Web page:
Jump to ContentJump to Main Navigation
Toward a Theology of ErosTransfiguring Passion at the Limits of Discipline$
Users without a subscription are not able to see the full content.

Virginia Burrus and Catherine Keller

Print publication date: 2007

Print ISBN-13: 9780823226351

Published to Fordham Scholarship Online: March 2011

DOI: 10.5422/fso/9780823226351.001.0001

Show Summary Details
Page of

PRINTED FROM FORDHAM SCHOLARSHIP ONLINE (www.fordham.universitypressscholarship.com). (c) Copyright Fordham University Press, 2021. All Rights Reserved. An individual user may print out a PDF of a single chapter of a monograph in FSO for personal use.date: 28 September 2021

Ethical Desires: Toward a Theology of Relational Transcendence

Ethical Desires: Toward a Theology of Relational Transcendence

Chapter:
(p.255) Ethical Desires: Toward a Theology of Relational Transcendence
Source:
Toward a Theology of Eros
Author(s):

Mayra Rivera

Publisher:
Fordham University Press
DOI:10.5422/fso/9780823226351.003.0014

Theologians call the supreme otherness of God “divine transcendence”. Eroticism suggests a link between human otherness and divine transcendence. In its most common versions, however, divine transcendence seems not to enhance the awareness of interhuman otherness, but rather to so relativize difference as to absorb effectively otherness into itself. Bringing transcendence to bear on the ethical encounter between human beings, Emmanuel Levinas's work has influenced philosophies and theologies of liberation as well as post-structuralist thought. However, Levinas sets apart the sexual encounter and ultimately opposes ethics to eroticism. Luce Irigaray's reading of Levinas's Totality and Infinity not only exposes the problem but also opens his proposal toward the possibility of an “ethics of sexual difference”. In exploring the debate of Irigaray with Levinas, this chapter highlights intersections of the erotic, the feminine, and the cosmological. The chapter reaches for a fresh conceptualization of the transcendence encountered in the (divine) Other in which eros is no longer opposed to an explicitly desexualized and implicitly anti-feminine love.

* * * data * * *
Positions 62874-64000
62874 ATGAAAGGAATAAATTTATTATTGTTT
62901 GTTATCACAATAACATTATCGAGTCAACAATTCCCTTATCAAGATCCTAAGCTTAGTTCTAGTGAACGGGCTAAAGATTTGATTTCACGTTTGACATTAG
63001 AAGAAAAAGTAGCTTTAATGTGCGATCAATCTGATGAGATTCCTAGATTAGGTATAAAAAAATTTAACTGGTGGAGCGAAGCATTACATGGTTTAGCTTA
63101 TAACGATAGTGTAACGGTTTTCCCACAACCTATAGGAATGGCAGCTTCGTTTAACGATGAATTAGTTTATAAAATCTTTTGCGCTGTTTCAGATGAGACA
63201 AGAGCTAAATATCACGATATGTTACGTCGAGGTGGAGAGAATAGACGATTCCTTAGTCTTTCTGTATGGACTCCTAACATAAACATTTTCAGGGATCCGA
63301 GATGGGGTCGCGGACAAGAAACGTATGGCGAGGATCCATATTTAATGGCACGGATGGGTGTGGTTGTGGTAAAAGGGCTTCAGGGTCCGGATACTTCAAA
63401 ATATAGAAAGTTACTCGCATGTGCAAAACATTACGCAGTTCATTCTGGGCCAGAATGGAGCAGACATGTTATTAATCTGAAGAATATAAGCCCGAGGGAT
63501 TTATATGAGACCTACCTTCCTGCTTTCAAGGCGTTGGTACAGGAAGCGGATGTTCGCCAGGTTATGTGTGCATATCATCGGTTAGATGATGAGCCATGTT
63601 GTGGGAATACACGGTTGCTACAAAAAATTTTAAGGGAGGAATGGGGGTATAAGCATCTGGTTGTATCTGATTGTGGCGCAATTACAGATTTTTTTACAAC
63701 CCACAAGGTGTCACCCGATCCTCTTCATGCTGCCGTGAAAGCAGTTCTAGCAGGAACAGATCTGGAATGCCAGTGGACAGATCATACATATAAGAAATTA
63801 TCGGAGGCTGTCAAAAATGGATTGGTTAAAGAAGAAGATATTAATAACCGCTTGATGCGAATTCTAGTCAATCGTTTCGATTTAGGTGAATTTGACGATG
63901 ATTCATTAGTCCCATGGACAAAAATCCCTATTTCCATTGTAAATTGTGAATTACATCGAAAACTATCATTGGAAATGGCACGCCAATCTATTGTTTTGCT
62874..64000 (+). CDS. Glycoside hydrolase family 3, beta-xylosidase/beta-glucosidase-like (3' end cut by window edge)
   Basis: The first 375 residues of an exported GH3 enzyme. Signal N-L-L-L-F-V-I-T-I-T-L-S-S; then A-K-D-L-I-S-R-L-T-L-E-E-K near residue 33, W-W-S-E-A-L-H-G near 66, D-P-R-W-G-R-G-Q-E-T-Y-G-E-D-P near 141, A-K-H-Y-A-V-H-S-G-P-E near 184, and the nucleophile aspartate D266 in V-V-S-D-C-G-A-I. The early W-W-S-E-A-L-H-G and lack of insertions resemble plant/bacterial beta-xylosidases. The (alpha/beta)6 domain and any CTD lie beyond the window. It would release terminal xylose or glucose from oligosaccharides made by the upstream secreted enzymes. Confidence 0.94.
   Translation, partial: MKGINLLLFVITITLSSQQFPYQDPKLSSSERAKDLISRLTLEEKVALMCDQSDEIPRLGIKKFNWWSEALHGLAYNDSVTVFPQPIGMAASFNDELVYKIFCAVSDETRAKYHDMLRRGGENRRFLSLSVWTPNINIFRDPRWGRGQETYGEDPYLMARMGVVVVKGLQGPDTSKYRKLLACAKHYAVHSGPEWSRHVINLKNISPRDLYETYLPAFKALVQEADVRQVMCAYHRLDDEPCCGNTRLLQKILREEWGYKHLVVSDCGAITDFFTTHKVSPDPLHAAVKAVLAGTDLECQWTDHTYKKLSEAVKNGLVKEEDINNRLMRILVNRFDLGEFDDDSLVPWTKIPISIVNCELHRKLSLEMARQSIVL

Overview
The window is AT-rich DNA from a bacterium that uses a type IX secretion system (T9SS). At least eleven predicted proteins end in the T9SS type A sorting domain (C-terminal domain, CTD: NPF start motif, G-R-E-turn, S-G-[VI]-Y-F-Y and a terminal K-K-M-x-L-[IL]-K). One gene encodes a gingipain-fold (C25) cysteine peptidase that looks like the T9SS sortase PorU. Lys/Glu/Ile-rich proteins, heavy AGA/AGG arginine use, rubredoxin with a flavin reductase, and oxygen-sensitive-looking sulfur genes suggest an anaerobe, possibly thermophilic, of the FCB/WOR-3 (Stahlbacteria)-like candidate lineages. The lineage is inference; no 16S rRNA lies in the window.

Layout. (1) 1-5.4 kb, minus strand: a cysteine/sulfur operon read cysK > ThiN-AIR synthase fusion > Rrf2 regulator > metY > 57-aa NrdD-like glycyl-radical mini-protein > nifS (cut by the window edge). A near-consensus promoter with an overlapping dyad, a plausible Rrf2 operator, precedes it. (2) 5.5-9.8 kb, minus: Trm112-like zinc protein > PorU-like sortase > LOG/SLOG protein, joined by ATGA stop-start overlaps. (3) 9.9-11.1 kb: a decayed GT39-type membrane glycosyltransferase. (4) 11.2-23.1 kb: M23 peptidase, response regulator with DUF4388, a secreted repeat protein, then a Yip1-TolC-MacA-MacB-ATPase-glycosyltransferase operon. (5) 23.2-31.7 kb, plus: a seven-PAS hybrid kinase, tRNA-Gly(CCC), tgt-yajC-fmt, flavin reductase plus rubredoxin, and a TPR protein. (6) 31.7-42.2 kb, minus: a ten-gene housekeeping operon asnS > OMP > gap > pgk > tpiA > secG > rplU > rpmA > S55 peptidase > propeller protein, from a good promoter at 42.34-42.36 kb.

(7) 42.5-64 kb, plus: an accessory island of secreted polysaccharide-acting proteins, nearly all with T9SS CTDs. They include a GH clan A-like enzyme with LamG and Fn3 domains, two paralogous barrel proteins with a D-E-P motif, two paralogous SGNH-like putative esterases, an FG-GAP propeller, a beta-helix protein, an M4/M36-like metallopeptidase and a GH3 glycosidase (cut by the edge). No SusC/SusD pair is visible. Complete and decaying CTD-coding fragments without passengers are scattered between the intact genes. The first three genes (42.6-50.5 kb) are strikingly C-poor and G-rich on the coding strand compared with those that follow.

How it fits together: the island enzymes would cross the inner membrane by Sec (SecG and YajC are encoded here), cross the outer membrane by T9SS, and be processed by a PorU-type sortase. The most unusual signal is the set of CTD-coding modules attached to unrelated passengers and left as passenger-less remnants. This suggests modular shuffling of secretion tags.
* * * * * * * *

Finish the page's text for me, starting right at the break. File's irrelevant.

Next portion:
Keywords:   Emmanuel Levinas, otherness, Luce Irigaray, divine transcendence, eros, ethics, God

Fordham Scholarship Online requires a subscription or purchase to access the full text of books within the service. Public users can however freely search the site and view the abstracts and keywords for each book and chapter.

Please, subscribe or login to access full text content.

If you think you should have access to this title, please contact your librarian.

To troubleshoot, please check our FAQs , and if you can't find the answer there, please contact us .